A leading Australian politician resigned on Wednesday after admitting to a “massive memory fail” when he told a corruption inquiry he never received a bottle of wine worth around A$3,000 (HK$21,822).
Barry O’Farrell, who leads Australia’s populous New South Wales state, told the country’s Independent Commission Against Corruption on Tuesday that he was never given the 1959 bottle of Penfolds Grange Hermitage.
But when advised that a thank you note he had signed would be presented at the inquiry on Wednesday, O’Farrell quit.
“I’ve accepted that I have had a massive memory fail,” he told reporters in Sydney.
“I still can’t explain either the arrival of a gift that I have no recollection of, or its absence, which I certainly still can’t explain.”
The Commission has heard that Nick Di Girolamo, then chief executive of a water company accused of expenses fraud, sent the rare wine to O’Farrell shortly after he became premier in 2011.
Di Girolamo said the gift – a 1959 vintage to mark the year of O’Farrell’s birth – had been couriered to the Liberal Party premier’s Sydney home to offer “sincere congratulations” on his election victory.
The inquiry has been investigating how Di Girolamo’s company, Australia Water Holdings (AWH), was allegedly able to bill a state-owned firm for luxury travel, million-dollar salaries and major political donations.
It has been alleged that the company stood to make up to Aus$60 million if its proposal for a public-private partnership with the government was approved. The deal never went ahead.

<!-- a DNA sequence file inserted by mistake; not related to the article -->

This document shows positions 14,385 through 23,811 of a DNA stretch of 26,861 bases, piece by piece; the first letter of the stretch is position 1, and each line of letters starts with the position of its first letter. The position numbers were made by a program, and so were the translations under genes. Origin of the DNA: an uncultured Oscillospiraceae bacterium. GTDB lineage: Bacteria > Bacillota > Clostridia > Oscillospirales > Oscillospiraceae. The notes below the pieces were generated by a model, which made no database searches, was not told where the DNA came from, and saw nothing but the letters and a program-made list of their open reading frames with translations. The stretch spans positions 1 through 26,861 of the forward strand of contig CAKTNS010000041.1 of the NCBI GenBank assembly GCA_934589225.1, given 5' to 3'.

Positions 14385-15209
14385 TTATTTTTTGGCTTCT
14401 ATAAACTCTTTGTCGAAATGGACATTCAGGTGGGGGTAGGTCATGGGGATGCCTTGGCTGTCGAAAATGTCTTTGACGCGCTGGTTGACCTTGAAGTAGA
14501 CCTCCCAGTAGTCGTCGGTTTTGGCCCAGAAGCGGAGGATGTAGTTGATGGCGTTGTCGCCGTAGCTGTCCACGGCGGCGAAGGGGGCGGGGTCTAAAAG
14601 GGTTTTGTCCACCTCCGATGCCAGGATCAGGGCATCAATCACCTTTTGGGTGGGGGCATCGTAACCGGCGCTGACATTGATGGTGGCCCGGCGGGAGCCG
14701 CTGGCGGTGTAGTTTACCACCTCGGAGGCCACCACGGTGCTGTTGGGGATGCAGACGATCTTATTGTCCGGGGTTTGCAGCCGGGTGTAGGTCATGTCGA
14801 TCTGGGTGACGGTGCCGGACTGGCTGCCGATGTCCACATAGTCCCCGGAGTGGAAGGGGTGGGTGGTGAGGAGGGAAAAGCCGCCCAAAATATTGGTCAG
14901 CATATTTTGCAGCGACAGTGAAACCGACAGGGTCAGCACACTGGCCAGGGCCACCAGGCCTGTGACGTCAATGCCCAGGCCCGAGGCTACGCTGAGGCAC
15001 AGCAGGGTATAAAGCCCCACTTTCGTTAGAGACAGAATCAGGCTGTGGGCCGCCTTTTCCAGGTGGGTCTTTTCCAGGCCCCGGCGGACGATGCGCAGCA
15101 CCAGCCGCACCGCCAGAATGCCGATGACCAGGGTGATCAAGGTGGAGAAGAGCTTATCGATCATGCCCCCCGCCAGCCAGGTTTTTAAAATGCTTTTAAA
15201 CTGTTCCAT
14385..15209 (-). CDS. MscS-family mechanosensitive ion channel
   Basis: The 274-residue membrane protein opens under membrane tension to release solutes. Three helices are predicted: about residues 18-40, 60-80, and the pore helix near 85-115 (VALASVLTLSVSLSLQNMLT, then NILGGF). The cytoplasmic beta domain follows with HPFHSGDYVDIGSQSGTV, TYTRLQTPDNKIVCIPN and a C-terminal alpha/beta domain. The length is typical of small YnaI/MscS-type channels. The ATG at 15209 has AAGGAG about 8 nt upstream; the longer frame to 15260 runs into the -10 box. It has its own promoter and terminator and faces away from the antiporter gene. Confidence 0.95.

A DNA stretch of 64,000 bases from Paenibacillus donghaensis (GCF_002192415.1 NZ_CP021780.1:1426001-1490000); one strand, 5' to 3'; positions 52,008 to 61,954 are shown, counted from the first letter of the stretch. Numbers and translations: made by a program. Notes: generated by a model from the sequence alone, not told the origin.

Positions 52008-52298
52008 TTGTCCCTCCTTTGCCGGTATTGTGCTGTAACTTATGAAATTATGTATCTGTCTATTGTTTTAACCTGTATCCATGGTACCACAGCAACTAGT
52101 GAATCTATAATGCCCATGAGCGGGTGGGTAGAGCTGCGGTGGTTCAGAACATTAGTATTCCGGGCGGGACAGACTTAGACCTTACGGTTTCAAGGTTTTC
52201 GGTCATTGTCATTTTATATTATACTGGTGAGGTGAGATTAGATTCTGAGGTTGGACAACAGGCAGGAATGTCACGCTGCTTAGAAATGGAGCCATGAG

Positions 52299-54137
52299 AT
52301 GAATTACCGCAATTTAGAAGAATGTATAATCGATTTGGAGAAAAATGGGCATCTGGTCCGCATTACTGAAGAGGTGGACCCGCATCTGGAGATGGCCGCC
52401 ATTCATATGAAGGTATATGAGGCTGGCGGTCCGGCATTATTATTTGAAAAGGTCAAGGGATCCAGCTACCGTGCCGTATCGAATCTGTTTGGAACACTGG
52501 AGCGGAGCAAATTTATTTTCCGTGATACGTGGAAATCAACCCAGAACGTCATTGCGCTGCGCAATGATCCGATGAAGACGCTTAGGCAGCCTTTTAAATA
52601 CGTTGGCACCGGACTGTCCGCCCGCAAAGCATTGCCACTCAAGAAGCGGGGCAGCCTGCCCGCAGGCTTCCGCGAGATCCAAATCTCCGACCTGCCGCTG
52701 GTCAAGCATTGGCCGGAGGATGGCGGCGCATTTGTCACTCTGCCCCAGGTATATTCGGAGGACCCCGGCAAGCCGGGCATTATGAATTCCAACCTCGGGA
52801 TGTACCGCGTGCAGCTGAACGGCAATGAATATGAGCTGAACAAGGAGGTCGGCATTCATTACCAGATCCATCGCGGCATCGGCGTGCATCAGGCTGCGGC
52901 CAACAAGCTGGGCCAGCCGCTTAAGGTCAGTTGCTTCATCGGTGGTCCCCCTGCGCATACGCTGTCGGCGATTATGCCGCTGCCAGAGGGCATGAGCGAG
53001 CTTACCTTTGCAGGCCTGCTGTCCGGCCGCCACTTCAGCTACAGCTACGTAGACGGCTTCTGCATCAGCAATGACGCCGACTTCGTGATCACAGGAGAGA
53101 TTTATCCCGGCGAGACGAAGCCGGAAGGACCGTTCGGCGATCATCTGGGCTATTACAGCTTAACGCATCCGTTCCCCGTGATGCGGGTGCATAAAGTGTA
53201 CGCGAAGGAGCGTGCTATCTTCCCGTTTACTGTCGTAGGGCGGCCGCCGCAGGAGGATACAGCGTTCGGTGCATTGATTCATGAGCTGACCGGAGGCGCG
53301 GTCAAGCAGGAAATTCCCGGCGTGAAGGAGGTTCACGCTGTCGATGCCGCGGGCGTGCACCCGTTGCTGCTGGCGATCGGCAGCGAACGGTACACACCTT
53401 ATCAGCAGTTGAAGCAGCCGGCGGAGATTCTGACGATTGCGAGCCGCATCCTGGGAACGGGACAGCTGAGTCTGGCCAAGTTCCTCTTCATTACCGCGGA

O’Farrell said he believed the evidence he gave the inquiry – in which he strenuously denied ever receiving the lavish gift – had been truthful, and in no way did he seek to mislead the commission.
He said he would formally resign at a meeting of the New South Wales parliamentary Liberal Party next week, enabling the election of a new state premier.
Prime Minister Tony Abbott, who leads a Liberal-National Party coalition government, said O’Farrell had “inadvertently” misled the corruption watchdog and he maintained enormous respect for the departing premier.
“We are seeing an act of integrity, an act of honour, the like of which we have rarely seen in Australian politics,” Abbott said.
O’Farrell is not the first politician facing difficulties at the corruption inquiry, with Australia’s assistant treasurer Arthur Sinodinos standing aside last month.
The inquiry has made no allegations against Sinodinos and he denies any wrongdoing.
But it has heard that Sinodinos, a respected chief-of-staff to former prime minister John Howard, was paid Aus$200,000 a year plus bonuses at AWH for just 100 hours of work.